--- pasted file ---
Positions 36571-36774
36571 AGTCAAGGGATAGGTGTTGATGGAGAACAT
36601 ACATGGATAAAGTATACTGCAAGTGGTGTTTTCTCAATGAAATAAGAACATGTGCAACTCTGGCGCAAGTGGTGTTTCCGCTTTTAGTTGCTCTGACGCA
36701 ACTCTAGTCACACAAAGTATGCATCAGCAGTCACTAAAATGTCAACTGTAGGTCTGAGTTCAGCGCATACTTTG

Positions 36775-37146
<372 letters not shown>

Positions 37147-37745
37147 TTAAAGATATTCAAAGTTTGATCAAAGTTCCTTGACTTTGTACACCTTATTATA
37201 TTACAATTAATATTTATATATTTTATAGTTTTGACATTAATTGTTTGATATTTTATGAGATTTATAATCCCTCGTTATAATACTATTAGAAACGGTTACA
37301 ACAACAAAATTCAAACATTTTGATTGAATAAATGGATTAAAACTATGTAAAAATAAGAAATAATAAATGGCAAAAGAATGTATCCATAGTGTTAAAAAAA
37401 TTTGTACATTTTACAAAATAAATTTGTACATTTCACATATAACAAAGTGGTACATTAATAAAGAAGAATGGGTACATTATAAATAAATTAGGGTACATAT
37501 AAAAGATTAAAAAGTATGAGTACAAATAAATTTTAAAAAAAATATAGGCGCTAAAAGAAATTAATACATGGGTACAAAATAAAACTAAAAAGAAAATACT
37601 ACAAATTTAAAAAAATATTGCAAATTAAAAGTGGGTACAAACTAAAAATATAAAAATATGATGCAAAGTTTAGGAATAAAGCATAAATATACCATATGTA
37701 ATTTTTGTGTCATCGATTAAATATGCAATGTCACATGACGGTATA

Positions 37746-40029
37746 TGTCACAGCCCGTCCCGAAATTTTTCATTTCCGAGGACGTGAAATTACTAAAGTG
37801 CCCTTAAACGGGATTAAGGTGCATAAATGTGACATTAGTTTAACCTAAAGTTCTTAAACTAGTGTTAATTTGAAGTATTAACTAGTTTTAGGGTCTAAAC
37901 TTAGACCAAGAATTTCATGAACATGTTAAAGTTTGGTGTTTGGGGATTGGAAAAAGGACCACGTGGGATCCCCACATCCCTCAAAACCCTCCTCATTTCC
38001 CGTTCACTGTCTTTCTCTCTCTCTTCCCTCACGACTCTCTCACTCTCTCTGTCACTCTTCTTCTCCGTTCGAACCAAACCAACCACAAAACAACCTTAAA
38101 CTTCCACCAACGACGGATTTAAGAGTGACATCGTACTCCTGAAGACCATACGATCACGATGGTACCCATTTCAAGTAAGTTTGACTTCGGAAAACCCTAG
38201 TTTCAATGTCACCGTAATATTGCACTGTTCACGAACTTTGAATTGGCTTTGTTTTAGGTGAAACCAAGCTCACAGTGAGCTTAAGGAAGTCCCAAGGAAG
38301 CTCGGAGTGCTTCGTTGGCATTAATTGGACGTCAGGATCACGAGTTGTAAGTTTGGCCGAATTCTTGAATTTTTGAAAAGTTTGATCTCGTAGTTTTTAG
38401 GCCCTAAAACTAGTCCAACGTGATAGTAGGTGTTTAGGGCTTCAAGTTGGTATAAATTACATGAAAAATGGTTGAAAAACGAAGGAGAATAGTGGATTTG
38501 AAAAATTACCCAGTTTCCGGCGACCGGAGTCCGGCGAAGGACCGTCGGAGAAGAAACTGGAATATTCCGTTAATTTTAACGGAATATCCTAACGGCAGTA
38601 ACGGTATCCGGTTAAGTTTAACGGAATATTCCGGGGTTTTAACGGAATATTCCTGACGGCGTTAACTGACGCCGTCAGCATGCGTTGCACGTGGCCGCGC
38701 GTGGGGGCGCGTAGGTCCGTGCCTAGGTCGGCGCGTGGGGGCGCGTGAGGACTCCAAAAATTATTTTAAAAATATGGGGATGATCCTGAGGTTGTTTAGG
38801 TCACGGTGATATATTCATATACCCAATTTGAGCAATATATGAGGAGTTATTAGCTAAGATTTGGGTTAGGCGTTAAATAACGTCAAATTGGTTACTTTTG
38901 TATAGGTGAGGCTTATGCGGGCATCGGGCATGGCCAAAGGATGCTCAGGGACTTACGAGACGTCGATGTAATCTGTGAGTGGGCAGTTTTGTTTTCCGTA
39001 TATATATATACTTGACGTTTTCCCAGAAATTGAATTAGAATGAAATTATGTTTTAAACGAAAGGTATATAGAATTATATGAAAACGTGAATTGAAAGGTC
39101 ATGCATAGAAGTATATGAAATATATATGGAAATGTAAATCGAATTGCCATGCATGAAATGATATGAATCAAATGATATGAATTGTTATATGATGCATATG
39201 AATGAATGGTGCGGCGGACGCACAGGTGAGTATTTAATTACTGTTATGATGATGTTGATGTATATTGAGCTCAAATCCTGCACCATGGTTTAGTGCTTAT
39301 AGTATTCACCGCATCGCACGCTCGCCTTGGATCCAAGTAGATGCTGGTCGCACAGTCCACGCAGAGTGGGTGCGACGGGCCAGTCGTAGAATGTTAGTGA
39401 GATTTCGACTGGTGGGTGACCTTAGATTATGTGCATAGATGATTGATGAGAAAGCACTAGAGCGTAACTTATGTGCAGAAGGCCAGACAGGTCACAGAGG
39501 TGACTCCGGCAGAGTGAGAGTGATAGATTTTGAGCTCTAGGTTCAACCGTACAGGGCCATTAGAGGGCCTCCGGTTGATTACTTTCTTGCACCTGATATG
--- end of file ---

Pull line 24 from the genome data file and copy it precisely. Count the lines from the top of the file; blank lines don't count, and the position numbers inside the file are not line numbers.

38501 AAAAATTACCCAGTTTCCGGCGACCGGAGTCCGGCGAAGGACCGTCGGAGAAGAAACTGGAATATTCCGTTAATTTTAACGGAATATCCTAACGGCAGTA